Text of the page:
About ISU Extension of Linn County
The Linn County Extension Office was founded in 1915 and is a part of a county, state, and federal partnership bringing the resources of Iowa State University and the USDA to you. Your Linn County Extension Office has research-based information and educational programs to help families, communities, business people, and youth make informed decisions.
We provide information and informal educational opportunities to adults and youth on a variety of topics relating to agriculture, business and industry, communities, families, home gardening and youth.
The Linn County Extension Council meets 7:00 p.m. on the 2nd Thursday of each month at the ISU Extension and Outreach LINN COUNTY office, 383 Collins Road NE, Suite 201 in Cedar Rapids.
We encourage potential agenda items to be submitted to the Extension Council Chair no later than 2 weeks prior to the meeting. The open meetings law allows for agenda items to be added up to 24 hours in advance of the meeting. However, all agenda items are added to the agenda at the discretion of the chair.
Our office will be closed on the following days in 2014: January 1, January 20, May 26, July 4, September 1, November 27, 28, December 25, 26. Our office will be closed on the following days in 2015: January 1...
2013 Annual Report Now Available
Sharing Our Story and the 2013 Annual Report (links to electronic postcard, infographic with quick facts and financials (.pdf), PowerPoint presentation, and instructions for use)
About Iowa State University Extension and Outreach: Linn County
The Linn County Extension Council, county staff and ISU Extension and Outreach staff work together to provide research-based learning opportunities for our citizens. Through this partnership, we carry Iowa State University’s land-grant mission across Linn County.
Our 2011 Points of Pride tells how we act on that commitment.
Linn County programs are fulfilling that commitment:
- Becoming a scientist or engineeris not easy, but Iowa teens are getting hands-on experience.
- In only seven weeks, a child can learnhow to stay away from alcohol and drugs.
- Starting conversations that lead to farm business transitionsfrom one generation to the next is hard – we help get them started.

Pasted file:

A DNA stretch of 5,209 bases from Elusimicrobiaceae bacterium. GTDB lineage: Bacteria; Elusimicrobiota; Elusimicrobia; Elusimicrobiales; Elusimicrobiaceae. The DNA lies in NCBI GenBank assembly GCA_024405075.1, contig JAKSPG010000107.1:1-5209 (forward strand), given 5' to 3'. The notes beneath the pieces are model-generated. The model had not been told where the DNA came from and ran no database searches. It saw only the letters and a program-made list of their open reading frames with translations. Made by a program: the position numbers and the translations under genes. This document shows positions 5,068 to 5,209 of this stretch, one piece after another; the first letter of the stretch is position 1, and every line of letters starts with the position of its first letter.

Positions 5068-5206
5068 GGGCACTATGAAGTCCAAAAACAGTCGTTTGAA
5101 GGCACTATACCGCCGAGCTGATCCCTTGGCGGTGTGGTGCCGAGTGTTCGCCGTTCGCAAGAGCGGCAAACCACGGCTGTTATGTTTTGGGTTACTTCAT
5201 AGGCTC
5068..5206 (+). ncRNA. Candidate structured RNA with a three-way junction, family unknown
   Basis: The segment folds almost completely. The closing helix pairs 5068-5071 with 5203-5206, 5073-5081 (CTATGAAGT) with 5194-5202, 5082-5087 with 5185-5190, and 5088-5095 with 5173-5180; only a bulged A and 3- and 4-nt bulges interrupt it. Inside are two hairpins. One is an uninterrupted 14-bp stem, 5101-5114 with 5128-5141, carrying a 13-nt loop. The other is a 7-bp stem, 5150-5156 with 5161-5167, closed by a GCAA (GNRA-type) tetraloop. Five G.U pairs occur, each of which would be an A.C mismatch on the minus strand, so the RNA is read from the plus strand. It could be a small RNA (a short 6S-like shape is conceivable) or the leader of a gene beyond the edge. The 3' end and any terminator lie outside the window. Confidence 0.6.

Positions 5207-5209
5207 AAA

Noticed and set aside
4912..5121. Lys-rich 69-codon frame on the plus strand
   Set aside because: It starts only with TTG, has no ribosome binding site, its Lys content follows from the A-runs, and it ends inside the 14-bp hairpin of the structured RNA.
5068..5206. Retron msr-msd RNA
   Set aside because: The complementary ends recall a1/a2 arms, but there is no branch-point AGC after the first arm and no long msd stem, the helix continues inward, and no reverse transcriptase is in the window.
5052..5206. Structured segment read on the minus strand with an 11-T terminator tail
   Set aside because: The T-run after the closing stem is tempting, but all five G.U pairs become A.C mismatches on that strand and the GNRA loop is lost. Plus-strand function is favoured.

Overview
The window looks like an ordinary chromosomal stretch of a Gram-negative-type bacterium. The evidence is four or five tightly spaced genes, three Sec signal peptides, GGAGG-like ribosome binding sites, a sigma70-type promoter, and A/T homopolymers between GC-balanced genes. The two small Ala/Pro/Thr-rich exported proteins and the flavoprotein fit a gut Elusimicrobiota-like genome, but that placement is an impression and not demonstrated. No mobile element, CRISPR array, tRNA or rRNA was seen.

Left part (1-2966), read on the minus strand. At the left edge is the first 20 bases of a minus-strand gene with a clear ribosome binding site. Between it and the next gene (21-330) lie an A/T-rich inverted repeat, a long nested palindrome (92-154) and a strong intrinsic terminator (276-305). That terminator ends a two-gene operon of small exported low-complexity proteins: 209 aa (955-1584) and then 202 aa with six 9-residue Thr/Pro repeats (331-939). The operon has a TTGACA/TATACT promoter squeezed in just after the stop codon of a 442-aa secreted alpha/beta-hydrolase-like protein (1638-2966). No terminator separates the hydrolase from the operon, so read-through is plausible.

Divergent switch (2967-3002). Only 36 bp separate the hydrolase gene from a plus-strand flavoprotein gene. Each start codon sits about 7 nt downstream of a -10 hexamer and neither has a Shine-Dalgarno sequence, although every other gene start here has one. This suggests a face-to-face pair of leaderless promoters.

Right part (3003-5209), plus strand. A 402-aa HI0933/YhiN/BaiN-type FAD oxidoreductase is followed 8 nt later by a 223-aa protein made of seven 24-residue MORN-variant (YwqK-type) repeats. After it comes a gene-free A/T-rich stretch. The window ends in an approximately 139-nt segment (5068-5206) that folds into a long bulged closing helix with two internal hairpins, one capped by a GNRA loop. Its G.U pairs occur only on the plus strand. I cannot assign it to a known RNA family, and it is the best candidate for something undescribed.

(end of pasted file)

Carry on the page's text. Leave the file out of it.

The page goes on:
- Schools and restaurants are trained to safely prepare nutritious foods.
- Families are learninghow to prepare healthy, economical meals.
- Foods grown and marketed locally boost the local economy and fulfill consumer demands
- Our communities are more sustainable.
- Businesses get individualized supportthey need to grow.
- Farmers depend on us for the latest crop production research.
We can anticipate trends, build relationships, and catalyze opportunities because we are part of the ongoing life of our communities, committed to healthy people, healthy environments, and healthy economies.
… and justice for all
The U.S. Department of Agriculture (USDA) prohibits discrimination in all its programs and activities on the basis of race, color, national origin, age, disability, and where applicable, sex, marital status, familial status, parental status, religion, sexual orientation, genetic information, political beliefs, reprisal, or because all or part of an individual’s income is derived from any public assistance program. (Not all prohibited bases apply to all programs.) Persons with disabilities who require alternative means for communication of program information (Braille, large print, audiotape, etc.) should contact USDA's TARGET Center at 202-720-2600 (voice and TDD). To file a complaint of discrimination, write to USDA, Director, Office of Civil Rights, 1400 Independence Avenue SW, Washington, DC 20250-9410, or call 800-795-3272 (voice) or 202-720-6382 (TDD). USDA is an equal opportunity provider and employer.
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